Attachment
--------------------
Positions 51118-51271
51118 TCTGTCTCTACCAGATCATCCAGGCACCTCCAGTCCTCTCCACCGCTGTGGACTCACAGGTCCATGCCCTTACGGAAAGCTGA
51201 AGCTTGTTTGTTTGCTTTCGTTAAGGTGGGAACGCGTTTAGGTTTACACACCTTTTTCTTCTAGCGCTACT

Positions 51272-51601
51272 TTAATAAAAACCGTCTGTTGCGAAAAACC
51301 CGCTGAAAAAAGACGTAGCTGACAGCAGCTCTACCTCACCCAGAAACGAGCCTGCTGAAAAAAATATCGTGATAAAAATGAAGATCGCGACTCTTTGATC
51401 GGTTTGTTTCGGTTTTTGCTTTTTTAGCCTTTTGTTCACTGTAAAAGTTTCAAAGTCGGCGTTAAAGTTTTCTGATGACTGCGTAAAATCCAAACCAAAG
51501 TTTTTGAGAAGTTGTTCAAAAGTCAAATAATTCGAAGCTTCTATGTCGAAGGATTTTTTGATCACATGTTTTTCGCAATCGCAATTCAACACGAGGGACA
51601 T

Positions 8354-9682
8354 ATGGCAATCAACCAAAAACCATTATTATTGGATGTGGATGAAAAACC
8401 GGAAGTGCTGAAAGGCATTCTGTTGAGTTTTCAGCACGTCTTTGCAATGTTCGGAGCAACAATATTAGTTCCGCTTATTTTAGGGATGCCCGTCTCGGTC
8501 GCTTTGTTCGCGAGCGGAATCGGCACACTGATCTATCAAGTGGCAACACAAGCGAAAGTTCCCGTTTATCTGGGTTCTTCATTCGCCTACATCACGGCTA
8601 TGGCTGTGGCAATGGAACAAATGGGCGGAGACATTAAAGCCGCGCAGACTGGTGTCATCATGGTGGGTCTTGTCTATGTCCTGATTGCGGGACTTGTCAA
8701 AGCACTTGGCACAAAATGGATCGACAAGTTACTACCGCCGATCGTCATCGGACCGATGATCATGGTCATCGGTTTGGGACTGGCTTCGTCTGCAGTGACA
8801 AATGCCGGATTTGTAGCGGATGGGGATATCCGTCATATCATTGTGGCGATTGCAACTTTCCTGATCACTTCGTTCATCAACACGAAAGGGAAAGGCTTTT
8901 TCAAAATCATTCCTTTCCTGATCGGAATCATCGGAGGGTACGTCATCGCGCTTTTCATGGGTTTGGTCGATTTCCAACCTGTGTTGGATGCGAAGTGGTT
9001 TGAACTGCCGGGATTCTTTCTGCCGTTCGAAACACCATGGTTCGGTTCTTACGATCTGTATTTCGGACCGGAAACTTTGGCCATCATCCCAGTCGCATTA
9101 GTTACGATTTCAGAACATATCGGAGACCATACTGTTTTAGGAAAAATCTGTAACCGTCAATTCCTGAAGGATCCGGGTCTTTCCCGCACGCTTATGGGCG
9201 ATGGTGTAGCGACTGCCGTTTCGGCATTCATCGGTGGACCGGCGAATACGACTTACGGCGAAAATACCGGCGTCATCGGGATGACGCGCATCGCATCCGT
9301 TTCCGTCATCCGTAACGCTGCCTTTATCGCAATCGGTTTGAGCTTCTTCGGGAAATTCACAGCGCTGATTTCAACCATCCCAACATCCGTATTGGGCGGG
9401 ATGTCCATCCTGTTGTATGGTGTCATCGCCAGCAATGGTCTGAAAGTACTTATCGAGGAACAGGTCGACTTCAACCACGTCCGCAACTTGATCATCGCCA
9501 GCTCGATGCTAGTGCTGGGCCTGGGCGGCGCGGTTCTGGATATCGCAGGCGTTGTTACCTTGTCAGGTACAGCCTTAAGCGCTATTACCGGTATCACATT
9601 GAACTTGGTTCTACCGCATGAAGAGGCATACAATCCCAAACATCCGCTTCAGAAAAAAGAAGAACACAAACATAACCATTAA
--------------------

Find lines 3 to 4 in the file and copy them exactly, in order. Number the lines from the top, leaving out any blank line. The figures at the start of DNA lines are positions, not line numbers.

51201 AGCTTGTTTGTTTGCTTTCGTTAAGGTGGGAACGCGTTTAGGTTTACACACCTTTTTCTTCTAGCGCTACT

Positions 51272-51601